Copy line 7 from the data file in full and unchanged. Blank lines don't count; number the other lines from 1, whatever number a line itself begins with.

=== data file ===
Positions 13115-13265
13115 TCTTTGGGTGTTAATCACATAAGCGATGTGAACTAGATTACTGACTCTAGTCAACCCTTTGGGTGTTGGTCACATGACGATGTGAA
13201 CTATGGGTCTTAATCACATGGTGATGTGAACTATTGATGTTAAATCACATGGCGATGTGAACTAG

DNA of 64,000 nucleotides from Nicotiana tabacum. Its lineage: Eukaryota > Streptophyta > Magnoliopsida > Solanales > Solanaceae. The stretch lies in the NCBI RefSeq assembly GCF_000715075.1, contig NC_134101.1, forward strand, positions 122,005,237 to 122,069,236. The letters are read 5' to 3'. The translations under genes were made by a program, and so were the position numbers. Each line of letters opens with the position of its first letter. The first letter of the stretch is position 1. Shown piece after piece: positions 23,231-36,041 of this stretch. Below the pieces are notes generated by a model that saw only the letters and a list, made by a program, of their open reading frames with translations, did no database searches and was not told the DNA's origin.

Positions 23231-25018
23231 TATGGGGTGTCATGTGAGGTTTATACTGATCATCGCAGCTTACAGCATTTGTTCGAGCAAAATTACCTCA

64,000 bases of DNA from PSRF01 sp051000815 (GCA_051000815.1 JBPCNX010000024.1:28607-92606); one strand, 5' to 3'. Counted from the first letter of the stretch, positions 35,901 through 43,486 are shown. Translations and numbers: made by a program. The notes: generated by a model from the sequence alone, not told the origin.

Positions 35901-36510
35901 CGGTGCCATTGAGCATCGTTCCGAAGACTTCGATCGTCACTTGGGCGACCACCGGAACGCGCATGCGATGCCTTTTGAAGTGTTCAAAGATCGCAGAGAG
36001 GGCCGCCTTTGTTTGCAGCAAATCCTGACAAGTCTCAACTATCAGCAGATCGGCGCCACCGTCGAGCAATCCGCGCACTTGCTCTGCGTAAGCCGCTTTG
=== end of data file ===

64,000 bases of DNA from PSRF01 sp051000815 (GCA_051000815.1 JBPCNX010000024.1:28607-92606); one strand, 5' to 3'. Counted from the first letter of the stretch, positions 35,901 through 43,486 are shown. Translations and numbers: made by a program. The notes: generated by a model from the sequence alone, not told the origin.